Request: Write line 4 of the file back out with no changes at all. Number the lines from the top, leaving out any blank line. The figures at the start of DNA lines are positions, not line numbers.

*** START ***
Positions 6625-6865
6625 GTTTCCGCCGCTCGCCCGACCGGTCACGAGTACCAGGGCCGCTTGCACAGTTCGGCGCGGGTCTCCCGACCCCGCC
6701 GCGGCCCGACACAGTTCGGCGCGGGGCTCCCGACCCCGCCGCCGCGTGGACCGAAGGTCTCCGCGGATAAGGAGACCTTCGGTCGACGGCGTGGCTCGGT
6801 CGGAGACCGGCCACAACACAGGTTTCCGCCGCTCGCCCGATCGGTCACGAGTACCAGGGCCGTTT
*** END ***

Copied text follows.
6801 CGGAGACCGGCCACAACACAGGTTTCCGCCGCTCGCCCGATCGGTCACGAGTACCAGGGCCGTTT